• Hereditary Myopathy
    This disease is only seen in Labs and is a hereditary muscle disorder where there is a deficiency in a specific type of muscle fibre (type II), that results in a decrease of skeletal muscle mass. Other breeds have similar disorders but not this particular one. The disease is present when both parents carry at least one copy of the disease gene onto the pups. The disease is shown usually in puppies around 3-4 months old and they suffer from muscle weakness, abnormal gait, abnormal posture and problems when exercising.
  • Gastric Torsion/Bloat
    This condition is a concern in all large (especially deep chested) breeds and happens when the stomach twists and traps the stomach contents and gases. This then leads to rapid swelling of the abdomen. It occurs normally when a dog eats too quickly and gulps down air with the food or if the dog exercises straight after food without resting. With the Labs love of food and energetic nature both of these are potential issues at meal times! If not treated this condition can result in death, so immediate veterinary attention is required. Symptoms of bloat include pacing, whining, panting, pain, distress, agitated, vomiting, retching and a large swollen abdomen.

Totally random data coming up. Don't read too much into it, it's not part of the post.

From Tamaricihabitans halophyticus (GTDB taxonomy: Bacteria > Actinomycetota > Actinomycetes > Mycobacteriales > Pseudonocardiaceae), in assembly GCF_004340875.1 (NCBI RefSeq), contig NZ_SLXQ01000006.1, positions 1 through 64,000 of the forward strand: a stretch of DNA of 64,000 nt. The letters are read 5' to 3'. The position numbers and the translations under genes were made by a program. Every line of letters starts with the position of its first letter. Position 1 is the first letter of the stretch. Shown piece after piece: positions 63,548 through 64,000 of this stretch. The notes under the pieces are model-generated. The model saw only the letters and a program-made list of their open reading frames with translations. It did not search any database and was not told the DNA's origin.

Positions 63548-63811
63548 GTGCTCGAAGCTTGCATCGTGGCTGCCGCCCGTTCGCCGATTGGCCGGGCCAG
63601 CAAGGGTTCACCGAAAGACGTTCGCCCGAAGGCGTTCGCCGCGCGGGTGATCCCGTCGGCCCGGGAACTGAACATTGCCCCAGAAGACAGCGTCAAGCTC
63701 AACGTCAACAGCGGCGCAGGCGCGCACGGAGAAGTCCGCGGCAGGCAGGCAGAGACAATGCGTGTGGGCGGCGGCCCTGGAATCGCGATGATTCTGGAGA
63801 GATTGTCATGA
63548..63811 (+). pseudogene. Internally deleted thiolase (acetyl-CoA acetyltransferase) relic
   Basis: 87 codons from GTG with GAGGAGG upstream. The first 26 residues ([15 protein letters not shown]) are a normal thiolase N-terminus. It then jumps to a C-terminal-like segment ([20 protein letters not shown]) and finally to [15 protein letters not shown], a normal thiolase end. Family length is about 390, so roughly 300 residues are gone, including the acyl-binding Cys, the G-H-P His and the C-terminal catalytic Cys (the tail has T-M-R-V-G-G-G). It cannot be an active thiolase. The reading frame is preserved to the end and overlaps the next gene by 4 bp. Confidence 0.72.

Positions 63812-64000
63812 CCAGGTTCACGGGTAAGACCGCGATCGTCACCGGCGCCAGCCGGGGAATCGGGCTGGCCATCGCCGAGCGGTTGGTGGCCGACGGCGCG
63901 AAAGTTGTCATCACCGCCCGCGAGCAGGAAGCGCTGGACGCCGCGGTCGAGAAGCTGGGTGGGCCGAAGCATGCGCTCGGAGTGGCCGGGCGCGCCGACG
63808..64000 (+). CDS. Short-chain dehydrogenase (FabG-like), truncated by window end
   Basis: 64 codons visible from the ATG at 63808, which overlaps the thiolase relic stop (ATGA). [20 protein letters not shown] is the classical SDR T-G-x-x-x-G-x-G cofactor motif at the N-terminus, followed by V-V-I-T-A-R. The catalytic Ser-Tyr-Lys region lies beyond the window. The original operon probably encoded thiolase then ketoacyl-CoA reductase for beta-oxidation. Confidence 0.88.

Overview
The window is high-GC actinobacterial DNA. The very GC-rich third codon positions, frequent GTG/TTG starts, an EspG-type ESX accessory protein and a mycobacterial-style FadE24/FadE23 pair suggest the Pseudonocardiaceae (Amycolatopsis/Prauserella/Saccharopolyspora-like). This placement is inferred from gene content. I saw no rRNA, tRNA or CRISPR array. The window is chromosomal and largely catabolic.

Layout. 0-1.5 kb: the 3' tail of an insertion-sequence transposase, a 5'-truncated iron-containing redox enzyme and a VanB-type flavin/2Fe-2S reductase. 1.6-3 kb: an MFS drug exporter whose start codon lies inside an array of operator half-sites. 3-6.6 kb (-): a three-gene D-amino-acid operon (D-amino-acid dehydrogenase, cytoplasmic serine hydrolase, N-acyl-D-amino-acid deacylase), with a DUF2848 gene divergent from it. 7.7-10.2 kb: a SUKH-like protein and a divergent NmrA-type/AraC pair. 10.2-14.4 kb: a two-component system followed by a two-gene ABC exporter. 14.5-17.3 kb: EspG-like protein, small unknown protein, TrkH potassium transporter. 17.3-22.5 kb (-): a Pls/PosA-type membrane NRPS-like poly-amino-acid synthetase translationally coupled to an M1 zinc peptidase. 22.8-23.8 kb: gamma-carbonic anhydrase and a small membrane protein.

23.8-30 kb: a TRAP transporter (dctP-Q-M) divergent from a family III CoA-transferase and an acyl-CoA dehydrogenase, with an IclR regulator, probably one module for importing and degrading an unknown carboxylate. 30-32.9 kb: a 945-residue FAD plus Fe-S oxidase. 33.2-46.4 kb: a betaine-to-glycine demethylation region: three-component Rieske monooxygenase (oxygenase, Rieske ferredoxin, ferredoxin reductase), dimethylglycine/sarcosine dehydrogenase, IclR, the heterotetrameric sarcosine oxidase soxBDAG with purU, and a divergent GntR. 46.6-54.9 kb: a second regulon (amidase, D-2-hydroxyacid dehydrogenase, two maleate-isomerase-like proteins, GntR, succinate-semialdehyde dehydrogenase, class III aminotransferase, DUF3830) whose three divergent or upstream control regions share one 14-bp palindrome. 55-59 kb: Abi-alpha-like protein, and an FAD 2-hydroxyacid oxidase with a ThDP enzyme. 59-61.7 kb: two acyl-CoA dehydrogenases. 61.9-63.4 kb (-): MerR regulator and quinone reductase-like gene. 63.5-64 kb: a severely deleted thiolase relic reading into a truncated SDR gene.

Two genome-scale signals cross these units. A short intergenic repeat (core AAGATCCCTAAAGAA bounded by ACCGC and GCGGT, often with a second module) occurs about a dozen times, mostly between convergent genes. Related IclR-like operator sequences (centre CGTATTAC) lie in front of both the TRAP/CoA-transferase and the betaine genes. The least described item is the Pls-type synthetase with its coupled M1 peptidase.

• Tricuspid Valve Dysplasia
    This is a congenital condition in the tricuspid valve of the heart and is becoming more common in Labs. The tricuspid valve allows blood to flow in one direction from the right atrium to the right ventricle, but when it has a defect it is unable to do so properly. In this condition the valve is unable to shut efficiently and so blood is able to escape back through it. In mild cases the dog will have a normal lifespan and the small leakage will not affect the hearts function, in severe cases however it can prove fatal.
  • Epilepsy
    In Labs idiopathic epilepsy is a common genetic condition and normally inherited. Labs suffering with idiopathic epilepsy usually have their first seizure between 1-5 years old. The condition is shown by repeat seizures where the muscle reacts to an abnormal nerve signal from the brain.
  • Diabetes Mellitus